The week in investor relations: Supply chain disclosures, UK political turmoil hits IPO plans and Russian bourse records $11 mn worth of trades in Hong Kong-listed stocks
– The Wall Street Journal (paywall) said US companies will have to disclose the terms and size of their supply-chain financing programs under a new rule from the FASB, which approved it on Wednesday. Supply-chain financing has gained popularity as companies build up inventory and push their payment terms out further. The tool allows companies to pay bills later, while suppliers get their cash more quickly. A third party – usually a bank – pays the vendor’s invoices and takes a cut. The business pays the bank what was due under the invoice at a later date than originally required. Companies previously haven’t had to report these arrangements in their financial statements.
– SoftBank put on hold plans for a London IPO of Arm because of the political turmoil in the UK, reported the Financial Times (paywall), apparently throwing doubt on Britain’s place as the future home of the Cambridge-based tech giant. UK Prime Minister Boris Johnson has personally lobbied SoftBank’s billionaire founder Masayoshi Son to secure at least a partial listing for the chip designer on the London Stock Exchange (LSE), said the paper. As Johnson’s government collapsed earlier this month, investment minister Lord Gerry Grimstone and digital minister Chris Philp resigned. They had both played leading roles in talks with the Japanese tech investor.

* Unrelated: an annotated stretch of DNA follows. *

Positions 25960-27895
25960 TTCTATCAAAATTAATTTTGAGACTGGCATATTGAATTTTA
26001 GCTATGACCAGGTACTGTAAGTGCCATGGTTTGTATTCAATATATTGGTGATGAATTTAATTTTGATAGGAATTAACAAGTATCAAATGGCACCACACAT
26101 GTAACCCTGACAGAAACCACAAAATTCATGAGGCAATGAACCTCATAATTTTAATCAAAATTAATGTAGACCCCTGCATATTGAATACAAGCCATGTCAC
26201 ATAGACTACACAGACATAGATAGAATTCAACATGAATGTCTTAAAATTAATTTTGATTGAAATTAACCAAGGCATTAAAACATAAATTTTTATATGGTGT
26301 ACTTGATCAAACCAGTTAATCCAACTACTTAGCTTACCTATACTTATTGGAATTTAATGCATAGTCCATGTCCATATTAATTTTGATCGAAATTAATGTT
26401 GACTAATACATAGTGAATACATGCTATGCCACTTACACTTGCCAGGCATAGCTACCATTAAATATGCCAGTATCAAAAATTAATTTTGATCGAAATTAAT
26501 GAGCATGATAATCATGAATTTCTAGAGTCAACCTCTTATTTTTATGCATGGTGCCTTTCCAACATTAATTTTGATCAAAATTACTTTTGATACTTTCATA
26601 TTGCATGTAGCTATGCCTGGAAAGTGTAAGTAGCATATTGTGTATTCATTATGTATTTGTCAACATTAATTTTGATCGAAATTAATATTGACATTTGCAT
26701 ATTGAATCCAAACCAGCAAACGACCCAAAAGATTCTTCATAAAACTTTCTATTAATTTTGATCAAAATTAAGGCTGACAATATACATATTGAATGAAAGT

City AM added that the LSE said the bourse was willing to ‘fight’ to win the listing. ‘I want to win every single offering I can and I also feel very strongly there is a very compelling case for Arm to have a dual premium listing in the UK,’ CEO Julia Hoggett told Bloomberg Television.
– The St Petersburg Exchange, Russia’s second-largest bourse, recorded more than HK$87 mn ($11.2 mn) worth of trades from the first batch of Hong Kong-listed technology stocks under its trial program since last month, according to the South China Morning Post. The volume, which equaled 0.14 percent of the total trades generated on the exchange, was within expectations, according to Stanislav Martyushev, head of business intelligence at the bourse operator known as SPB. ‘The recorded trading volumes are in line with our expectations for the period of trial operation in the new segment,’ he told the paper.